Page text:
In search of potentially habitable exoplanets, scientists are forced to choose the low-hanging fruit approach. Since Earth is the only planet that we know can sustain life, this quest is essentially about finding planets that are "Earth-like." But what if Earth is not the measure of habitability that we all believe?
This was the subject of a keynote address recently held at the Goldschmidt Geochemistry Congress from 18 to 23 August in Barcelona, Spain. Here, a team of NASA-supported researchers explained how exploring the definition of habitable zones (HZs) shows that some exoplanets have better living conditions than Earth.
The presentation was based on a study entitled "A Limited Habitable Zone for Complex Life" published in the June 201
As indicated in their study, HZs are commonly defined as the range of removal of a host star in which liquid water can exist on the surface. However, this does not take into account the atmospheric dynamics required to ensure climate stability – including a carbonate-silicate feedback to keep the surface temperatures within a certain range.
With Only Indirect Methods Available to Determine Conditions On distant exoplanets, astronomers rely on sophisticated models of planetary climate and evolution. Dr. Stephanie Olson of the University of Chicago (co-author of the study) described the search for the best living environments on exoplanets to present the synthesis of this approach during the keynote address:
"NASA's search for life in the universe focuses on so-called habitable Zone planets, worlds that have the potential for oceans with liquid water. But not all oceans are equally hospitable – and some oceans will be better habitats than others because of their global distribution patterns.
"Our work aims to identify the exoplanet oceans that have the largest intake capacity for a variety of and active life worldwide. Life in the oceans of the earth depends on the upward movement, which returns the nutrients from the dark depths of the ocean to the sunlit parts of the ocean where the photosynthetic life lives. More upswing means more nutrient intake, which means more biological activity. These are the conditions we need to look for exoplanets. "
For their study, Olsen and her colleagues used the ROCKE 3D software to model what conditions are likely on various species of exoplanets. This general circulation model (GCM) was developed by NASA's Goddard Institute for Space Studies (GISS) to investigate various points in Earth's history and other terrestrial planets of the Solar System (such as Mercury, Venus, and Mars).
This software can also simulate how the oceans' climate and habitats would look on different types of exoplanets. After modeling a variety of possible exoplanets (based on the more than 4,000 previously discovered), they were able to identify which species of exoplanets are most likely to develop and maintain thriving biospheres.
This was to use an ocean circulation model that identified which exoplanets had the most efficient upward movement and could thus obtain oceans with hospitable conditions. What they found was that planets with higher atmospheric density, slower rotation rates and the presence of continents yield higher rates of ascent.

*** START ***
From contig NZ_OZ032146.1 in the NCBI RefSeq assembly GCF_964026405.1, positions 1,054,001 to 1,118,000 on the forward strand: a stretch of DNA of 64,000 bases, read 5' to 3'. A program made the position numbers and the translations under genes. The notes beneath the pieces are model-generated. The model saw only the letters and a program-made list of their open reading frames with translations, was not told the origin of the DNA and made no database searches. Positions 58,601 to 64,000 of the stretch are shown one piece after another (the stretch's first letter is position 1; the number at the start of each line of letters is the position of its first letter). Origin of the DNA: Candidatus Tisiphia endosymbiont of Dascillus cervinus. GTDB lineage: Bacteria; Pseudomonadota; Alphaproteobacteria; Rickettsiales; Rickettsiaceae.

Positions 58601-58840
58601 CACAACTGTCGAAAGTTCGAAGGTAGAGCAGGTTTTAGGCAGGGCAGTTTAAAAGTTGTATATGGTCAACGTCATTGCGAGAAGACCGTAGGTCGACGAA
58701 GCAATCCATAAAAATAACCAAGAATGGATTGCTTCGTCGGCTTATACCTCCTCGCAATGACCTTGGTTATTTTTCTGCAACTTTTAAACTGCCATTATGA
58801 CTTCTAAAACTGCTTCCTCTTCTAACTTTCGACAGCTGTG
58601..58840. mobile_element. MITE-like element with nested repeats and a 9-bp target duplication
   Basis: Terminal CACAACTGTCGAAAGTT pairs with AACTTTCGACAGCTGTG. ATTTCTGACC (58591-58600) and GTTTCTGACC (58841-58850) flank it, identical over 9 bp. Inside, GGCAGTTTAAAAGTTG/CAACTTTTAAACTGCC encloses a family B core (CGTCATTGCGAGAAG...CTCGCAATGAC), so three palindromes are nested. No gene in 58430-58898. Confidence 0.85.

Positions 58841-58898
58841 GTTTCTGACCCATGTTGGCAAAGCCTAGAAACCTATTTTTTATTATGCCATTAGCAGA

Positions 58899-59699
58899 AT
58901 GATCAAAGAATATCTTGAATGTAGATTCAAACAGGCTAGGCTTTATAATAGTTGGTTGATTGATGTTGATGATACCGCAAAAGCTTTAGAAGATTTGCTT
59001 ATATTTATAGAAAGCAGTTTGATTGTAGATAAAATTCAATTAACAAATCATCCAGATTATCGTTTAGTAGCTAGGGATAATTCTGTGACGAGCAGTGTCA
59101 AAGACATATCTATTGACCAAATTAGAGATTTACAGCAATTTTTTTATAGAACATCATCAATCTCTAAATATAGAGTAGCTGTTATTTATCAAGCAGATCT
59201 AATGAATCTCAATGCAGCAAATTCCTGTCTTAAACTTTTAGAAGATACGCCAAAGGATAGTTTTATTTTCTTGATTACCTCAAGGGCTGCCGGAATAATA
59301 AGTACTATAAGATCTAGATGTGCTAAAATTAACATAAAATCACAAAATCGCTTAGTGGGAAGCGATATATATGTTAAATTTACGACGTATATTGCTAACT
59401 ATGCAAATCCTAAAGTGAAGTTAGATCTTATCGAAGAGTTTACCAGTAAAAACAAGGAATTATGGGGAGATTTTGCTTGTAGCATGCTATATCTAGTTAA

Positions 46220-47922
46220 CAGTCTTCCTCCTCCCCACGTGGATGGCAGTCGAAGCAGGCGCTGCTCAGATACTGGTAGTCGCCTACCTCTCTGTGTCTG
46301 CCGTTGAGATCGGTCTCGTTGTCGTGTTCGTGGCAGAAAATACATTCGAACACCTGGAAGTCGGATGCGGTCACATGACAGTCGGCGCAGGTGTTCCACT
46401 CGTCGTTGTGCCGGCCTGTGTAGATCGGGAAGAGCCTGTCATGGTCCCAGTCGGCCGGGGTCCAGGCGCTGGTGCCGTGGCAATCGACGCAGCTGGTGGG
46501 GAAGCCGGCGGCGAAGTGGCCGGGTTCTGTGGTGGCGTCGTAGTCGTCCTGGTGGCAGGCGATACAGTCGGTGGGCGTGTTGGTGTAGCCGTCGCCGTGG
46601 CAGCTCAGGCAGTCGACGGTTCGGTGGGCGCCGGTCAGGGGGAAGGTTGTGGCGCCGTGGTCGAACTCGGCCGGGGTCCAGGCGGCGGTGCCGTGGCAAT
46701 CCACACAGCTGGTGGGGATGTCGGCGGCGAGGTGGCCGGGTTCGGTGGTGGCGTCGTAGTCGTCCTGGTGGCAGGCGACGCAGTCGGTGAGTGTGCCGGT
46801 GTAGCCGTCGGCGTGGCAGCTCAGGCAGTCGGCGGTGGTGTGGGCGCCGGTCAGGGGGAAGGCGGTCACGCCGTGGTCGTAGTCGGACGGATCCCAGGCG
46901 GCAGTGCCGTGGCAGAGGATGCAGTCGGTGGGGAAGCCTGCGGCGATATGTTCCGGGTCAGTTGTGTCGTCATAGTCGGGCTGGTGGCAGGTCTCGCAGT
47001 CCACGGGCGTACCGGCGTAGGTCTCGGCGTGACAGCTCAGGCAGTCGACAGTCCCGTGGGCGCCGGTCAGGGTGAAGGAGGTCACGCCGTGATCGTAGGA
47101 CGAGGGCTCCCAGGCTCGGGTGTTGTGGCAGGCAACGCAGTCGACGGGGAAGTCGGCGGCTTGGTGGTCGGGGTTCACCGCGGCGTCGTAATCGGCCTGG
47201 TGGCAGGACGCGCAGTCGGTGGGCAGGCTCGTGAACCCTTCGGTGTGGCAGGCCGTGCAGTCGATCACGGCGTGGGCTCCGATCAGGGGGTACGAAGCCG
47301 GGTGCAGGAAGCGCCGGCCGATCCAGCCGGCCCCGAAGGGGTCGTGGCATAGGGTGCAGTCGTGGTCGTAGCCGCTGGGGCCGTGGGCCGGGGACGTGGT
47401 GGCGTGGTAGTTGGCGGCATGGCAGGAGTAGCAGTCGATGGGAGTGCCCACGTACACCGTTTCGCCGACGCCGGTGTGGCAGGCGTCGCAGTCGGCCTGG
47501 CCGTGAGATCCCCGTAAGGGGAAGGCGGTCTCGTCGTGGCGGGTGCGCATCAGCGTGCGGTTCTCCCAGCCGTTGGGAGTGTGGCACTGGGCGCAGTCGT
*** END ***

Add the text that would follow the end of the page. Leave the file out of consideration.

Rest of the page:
An important finding from this is that the earth may not be optimally habitable due to its relatively fast rotation speed. "This is a surprising conclusion," Dr. Olson, "It shows us that the conditions on some exoplanets with favorable ocean circulation patterns are better suited to support life more or more active than life on Earth."
This is a kind of good / bad news situation. On the one hand, it shatters the illusion that Earth is the benchmark against which other potentially habitable exoplanets can be measured. On the other hand, this suggests that life in our universe may be more numerous than earlier conservative estimates suggest.
But as Olsen has suggested, there will always be a gap between life and what can be perceived by us in our technology because of limitations. This study is significant in that it encourages astronomers to focus their efforts on the subgroup of exoplanets, who most likely "favor large, globally active biospheres where life is easiest to identify – and where non-recognition makes the most sense are".
This will be possible in the coming decade through the use of next-generation telescopes such as the James Webb Space Telescope (JWST), which astronomers expect to be crucial in characterizing the atmosphere and surface environments exoplanets. Other telescopes still on the drawing board could go even further, thanks to such studies.
"Ideally, this work will influence telescope design to ensure future missions," Dr. Olson, "how the proposed LUVOIR or HabEx telescope concepts have the right capabilities; Now we know what to look for.
When it comes to looking for evidence for life beyond (or within) the solar system, it may be even more important to know what to look for than the most sophisticated tools with which to do so. In the coming years, astronomers will benefit from cutting-edge technology and improved methods, using everything we have learned so far to find evidence of a life other than our own.
Reference: Eureka Alert !, Goldschmidt 2019 arXiv